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PRESIDENT Robert Mugabe’s taunt of Kalangas during a recent address on the sidelines of the Southern African Development Community (SADC) summit is unlikely to deny ZANU-PF victory at the upcoming by-elections on June 10.

In an address after the SADC summit, the ZANU-PF leader said Kalangas often went to South Africa in search of menial jobs and regarded the neighbour south of the Limpopo River as “a heaven on earth” to which all men had to travel in their lifetime.

Anger has been brewing over the comments, with demonstrations organised by civic society groups having been held in the central business district of Bulawayo a fortnight ago. The demonstrators were demading that President Mugabe withdraws his comments.

ZANU-PF is desperate to establish a foothold in urban centres which are under the dominion of the Movement for Democratic Change (MDC) led by Morgan Tsvangirai.

In Bulawayo, ZANU-PF is hoping to snatch the five constituencies to be contested for in the absence of the MDC formations that are boycotting the polls on account of lack of political reforms.

For the past 15 years, the MDC-T has wielded a vice-like grip on Bulawayo and its environs.

It now remains to be seen if President Mugabe’s comments will result in loss of support for his party come June 10.

Analysts were unanimous this week that the comments will have minimal effect on the poll outcome, as ZANU-PF is expected to romp to victory all the same.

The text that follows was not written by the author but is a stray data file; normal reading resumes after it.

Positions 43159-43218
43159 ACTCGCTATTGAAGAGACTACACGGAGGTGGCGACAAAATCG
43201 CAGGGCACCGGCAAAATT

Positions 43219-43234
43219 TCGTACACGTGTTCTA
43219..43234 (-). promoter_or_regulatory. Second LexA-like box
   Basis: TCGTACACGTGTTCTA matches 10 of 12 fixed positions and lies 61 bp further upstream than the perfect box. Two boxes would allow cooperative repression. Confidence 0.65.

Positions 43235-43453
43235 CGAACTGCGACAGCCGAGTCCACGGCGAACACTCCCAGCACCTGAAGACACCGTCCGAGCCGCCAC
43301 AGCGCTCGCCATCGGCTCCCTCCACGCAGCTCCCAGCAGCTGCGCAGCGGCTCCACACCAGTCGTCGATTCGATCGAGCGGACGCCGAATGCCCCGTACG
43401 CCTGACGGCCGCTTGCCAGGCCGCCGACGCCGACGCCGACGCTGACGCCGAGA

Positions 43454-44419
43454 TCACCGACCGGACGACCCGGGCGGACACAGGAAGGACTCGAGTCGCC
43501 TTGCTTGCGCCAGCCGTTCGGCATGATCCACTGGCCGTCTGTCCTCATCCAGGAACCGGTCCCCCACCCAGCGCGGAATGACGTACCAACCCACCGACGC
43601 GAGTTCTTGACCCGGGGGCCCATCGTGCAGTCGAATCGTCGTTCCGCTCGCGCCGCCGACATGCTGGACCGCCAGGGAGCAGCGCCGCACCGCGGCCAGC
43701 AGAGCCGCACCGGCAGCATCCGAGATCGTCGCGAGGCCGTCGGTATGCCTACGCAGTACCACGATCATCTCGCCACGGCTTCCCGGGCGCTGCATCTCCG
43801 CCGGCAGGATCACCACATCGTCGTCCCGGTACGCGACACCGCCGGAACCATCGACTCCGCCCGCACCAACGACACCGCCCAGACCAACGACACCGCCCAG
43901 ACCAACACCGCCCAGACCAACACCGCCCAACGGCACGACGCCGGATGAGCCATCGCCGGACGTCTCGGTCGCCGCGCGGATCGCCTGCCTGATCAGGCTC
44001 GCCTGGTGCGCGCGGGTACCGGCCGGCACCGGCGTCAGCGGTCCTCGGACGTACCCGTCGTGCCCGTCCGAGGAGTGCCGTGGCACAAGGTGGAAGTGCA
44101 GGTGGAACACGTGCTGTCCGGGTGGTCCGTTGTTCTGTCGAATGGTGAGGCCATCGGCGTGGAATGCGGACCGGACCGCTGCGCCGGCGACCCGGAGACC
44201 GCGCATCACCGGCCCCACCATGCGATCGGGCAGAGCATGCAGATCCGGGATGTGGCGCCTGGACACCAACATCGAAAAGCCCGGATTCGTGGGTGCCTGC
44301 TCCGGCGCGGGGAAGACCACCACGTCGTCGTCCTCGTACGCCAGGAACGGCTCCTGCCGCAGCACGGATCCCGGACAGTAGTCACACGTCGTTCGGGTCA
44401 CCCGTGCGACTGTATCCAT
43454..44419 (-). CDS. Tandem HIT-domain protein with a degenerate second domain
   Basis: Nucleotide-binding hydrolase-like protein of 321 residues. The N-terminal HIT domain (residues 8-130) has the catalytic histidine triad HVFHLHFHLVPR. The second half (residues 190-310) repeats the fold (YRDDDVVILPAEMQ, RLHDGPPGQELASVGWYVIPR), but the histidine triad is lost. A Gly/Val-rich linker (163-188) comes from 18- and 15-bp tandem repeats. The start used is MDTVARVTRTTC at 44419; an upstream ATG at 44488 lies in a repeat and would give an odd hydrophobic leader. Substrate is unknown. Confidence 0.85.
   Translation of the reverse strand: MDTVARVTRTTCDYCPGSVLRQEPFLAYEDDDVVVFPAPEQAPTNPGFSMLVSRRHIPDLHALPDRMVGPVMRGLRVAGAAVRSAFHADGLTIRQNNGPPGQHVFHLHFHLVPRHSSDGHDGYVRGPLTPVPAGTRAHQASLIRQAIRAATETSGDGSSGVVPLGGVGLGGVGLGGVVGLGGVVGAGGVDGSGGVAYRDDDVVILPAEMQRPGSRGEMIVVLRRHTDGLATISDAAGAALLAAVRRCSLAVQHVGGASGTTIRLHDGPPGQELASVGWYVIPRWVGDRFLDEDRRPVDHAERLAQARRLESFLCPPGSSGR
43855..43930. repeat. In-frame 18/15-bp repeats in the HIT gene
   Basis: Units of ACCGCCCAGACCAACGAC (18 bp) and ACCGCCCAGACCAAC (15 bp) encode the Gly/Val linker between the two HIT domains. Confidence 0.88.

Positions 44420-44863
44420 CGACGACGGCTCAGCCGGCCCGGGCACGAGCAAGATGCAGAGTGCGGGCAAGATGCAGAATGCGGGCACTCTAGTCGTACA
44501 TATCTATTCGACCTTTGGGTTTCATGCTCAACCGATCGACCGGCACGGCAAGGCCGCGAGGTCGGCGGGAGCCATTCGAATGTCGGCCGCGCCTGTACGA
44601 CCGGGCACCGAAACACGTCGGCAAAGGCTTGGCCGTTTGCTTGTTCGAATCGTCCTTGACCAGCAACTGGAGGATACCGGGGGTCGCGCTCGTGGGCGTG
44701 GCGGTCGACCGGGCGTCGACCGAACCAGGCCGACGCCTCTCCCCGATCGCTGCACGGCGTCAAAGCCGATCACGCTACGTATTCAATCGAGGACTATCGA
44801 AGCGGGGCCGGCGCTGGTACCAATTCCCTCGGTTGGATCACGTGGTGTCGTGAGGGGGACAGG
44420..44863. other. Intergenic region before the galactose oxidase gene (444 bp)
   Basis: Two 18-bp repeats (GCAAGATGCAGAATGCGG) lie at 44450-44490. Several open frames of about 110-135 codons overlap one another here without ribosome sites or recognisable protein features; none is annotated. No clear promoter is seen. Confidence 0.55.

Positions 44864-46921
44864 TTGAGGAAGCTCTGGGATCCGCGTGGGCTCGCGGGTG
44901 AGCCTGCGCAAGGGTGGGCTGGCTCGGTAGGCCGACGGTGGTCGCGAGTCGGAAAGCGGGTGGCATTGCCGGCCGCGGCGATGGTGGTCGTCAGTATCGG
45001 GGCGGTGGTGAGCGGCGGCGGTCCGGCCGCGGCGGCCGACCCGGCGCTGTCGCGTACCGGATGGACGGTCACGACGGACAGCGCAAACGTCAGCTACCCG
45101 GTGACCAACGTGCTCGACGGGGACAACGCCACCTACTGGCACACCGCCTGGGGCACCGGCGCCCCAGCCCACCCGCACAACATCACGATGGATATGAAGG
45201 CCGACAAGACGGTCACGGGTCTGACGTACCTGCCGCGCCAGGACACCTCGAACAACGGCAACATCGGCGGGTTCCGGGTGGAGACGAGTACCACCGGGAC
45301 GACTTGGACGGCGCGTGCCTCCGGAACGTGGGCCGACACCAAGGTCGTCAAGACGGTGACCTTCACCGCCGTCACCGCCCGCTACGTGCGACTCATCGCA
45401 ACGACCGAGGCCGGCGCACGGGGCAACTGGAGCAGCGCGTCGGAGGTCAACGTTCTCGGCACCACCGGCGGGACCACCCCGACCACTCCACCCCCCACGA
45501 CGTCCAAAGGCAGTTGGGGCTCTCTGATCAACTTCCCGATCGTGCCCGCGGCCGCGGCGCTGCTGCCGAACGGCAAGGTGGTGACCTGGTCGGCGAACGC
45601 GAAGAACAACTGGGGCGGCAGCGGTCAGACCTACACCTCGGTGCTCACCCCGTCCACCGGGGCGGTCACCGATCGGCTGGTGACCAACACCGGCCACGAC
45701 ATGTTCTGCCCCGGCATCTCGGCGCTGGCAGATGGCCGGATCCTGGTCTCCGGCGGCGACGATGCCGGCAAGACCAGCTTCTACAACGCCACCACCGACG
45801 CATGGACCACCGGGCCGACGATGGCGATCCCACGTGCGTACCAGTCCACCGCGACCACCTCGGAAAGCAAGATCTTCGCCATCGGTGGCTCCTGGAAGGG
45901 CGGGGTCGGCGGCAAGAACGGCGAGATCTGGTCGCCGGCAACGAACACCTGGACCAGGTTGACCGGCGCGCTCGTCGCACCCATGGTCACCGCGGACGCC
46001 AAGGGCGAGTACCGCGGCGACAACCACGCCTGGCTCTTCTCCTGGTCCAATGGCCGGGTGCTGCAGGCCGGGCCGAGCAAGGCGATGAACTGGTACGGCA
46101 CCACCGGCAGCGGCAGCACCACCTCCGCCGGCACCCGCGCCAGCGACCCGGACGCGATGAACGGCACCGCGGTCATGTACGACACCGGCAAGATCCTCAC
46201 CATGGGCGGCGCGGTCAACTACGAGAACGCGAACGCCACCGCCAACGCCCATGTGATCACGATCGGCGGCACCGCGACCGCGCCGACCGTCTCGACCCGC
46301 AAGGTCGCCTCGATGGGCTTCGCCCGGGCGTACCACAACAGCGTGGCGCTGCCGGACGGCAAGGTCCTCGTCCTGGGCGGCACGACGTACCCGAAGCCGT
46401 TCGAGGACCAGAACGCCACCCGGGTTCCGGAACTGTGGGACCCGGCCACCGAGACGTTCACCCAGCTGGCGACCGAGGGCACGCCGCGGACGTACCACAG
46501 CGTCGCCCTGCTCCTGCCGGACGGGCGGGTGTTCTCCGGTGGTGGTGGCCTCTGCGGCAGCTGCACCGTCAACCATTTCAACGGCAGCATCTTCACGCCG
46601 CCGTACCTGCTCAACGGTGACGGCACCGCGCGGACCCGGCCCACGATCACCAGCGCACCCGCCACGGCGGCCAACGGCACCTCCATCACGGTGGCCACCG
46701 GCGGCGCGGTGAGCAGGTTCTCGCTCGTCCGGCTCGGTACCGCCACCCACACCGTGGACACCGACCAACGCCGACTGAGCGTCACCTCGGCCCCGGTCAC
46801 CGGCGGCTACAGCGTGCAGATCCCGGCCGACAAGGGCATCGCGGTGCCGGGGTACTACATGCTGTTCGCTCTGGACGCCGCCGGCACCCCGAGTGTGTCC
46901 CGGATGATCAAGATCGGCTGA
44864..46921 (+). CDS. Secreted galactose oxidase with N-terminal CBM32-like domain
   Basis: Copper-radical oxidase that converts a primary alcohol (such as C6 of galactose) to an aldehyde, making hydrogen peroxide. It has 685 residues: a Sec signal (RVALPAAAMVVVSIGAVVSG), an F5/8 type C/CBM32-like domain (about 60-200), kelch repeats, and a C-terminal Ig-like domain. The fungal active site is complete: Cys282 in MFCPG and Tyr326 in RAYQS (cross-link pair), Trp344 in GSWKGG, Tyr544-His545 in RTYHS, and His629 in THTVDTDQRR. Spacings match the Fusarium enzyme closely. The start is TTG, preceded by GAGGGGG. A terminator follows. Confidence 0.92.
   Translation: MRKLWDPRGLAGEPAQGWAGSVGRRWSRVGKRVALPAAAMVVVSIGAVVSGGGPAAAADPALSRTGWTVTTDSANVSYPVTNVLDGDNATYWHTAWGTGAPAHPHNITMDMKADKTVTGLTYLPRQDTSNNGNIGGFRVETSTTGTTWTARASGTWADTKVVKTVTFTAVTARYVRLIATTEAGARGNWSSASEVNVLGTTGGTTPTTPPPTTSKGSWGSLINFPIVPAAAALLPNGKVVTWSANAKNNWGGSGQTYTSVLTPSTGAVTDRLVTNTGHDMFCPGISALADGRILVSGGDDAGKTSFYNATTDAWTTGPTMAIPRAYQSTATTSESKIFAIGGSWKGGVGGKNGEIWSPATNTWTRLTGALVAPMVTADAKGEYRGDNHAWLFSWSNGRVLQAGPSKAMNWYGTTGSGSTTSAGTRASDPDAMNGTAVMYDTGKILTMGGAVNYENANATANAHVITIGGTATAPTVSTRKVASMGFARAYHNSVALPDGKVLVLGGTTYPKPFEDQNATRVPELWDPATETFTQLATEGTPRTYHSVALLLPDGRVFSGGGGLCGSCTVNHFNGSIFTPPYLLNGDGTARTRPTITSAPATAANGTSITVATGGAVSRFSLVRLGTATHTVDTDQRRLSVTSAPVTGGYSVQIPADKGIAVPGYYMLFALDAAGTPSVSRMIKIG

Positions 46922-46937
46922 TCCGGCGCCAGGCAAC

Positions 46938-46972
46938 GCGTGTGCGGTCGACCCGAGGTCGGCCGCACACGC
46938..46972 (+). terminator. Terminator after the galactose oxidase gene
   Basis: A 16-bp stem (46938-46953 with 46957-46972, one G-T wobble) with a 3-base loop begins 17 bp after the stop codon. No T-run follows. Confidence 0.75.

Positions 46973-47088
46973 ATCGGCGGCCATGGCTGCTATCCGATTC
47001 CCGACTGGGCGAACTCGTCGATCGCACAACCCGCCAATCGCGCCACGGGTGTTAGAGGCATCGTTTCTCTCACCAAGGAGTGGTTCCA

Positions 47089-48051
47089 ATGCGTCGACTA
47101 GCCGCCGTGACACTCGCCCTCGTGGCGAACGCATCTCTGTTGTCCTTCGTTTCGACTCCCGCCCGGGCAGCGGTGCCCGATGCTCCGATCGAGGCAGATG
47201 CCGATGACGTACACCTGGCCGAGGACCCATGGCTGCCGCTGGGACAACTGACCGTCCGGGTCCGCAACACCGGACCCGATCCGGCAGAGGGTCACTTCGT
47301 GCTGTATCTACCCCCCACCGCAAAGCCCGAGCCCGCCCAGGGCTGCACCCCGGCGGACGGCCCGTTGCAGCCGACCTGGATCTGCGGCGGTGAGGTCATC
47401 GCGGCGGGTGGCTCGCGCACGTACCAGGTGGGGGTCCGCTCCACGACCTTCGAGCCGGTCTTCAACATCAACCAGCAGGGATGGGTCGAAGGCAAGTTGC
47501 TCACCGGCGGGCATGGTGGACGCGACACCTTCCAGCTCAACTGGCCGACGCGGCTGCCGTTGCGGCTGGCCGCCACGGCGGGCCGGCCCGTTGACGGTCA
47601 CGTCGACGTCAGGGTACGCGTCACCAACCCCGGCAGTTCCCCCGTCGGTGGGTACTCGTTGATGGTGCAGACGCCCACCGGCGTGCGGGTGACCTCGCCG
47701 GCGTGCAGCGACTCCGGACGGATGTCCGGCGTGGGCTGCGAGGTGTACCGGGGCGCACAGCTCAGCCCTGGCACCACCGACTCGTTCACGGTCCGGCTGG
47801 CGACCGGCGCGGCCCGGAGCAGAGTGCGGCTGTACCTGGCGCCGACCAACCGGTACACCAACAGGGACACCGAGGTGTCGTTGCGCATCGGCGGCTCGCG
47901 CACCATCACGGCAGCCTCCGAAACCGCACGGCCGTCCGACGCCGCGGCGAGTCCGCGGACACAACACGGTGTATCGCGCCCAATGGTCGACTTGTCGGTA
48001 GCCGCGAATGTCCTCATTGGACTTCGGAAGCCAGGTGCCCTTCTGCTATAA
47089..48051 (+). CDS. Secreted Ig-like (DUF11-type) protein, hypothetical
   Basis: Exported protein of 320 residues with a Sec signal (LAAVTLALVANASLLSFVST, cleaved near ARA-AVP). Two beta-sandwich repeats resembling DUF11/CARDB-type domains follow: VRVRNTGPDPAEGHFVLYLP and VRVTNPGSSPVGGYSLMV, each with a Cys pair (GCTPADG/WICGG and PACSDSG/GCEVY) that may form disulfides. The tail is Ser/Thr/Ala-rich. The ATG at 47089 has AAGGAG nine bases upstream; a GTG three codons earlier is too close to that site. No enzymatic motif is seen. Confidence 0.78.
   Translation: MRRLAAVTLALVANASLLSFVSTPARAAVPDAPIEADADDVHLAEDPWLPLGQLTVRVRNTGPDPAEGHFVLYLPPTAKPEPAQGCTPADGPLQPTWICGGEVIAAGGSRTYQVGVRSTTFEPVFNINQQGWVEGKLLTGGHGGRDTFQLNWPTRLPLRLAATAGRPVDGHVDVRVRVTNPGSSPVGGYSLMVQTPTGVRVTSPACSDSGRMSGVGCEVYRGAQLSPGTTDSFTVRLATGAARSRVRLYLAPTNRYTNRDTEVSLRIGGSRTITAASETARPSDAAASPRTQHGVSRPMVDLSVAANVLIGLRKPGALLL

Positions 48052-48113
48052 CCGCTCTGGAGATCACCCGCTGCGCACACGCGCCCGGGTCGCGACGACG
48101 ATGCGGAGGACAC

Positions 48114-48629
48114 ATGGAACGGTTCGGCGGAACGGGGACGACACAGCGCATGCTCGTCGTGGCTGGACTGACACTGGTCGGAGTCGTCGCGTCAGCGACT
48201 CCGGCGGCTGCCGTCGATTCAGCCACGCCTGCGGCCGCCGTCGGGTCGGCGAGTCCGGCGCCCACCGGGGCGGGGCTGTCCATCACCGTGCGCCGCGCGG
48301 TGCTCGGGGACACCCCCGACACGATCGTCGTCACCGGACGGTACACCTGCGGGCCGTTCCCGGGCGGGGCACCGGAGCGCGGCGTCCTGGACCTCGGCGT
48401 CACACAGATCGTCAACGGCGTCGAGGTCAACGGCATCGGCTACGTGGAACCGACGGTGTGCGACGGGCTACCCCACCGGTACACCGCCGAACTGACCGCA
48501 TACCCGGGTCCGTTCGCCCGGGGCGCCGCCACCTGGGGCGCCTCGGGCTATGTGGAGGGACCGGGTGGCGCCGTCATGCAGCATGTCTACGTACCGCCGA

Social commentator, Butholezwe Nyathi, said the non-participation by the main opposition parties, mainly the MDC-T and its splinters groups – the MDC led by Welshman Ncube and MDC Renewal Team – was likely to lead to increased voter apathy.

“While the temptation to punish ZANU-PF is there, ZANU-PF members are, however, motivated enough to vote in numbers and this is likely to outweigh a protest vote,” said Nyathi.

Khanyile Mlotshwa, a political analyst based in South Africa, said this was not the first time that President Mugabe had said something which amounted to hate speech about humanity in general and the people(s) of Matabeleland in particular.

“He has said stuff about Jamaicans, Nigerians, women and Zimbabweans of Malawian origin. Because of the issues around Zimbabwean elections, it is hard to say his statement towards Kalangas may have any implications on the electoral results,” said Mlotshwa.

Members of Bulawayo Agenda have been demonstrating in the second city, demanding that President Mugabe withdraws his statement and apologise to the Kalangas.

Mmeli Dube, the executive director of Bulawayo Agenda said next month’s election was a none event.

“Remember the MDC-T triggered the by-elections only to boycott and the other MDC formations boycotted as well. These are the parties that would have brought competition… it is literally absent in this election. “The election has thus somewhat become more to do with ZANU-PF and its internal politics. Moreover, Bulawayo is not in the thick of Bulilimangwe where most Kalangas are… and some people are still very selfish and parochial thus do not understand that the insult to Kalangas is also an insult to them. Kalangas and non-Kalangas in ZANU-PF are too immersed in their party politics and propaganda to punish their own leaders,” he said.

Saviour Kasukuwere, the ZANU-PF national political commissar, said the ruling party would weather whatever challenges that lie ahead and would make its entry into Bulawayo during the June 10 by-election.

“This marks the beginning of our move into urban areas and then we will be concentrating on ensuring that service delivery improves for the people. For the past decade under the watch of the MDC-T, we have seen the deterioration of the quality of service delivery. So as ZANU-PF heads into the elections it is re-organised and re-structured and is well able to meet any challenge,” said Kasukuwere.

Source : Financial Gazette

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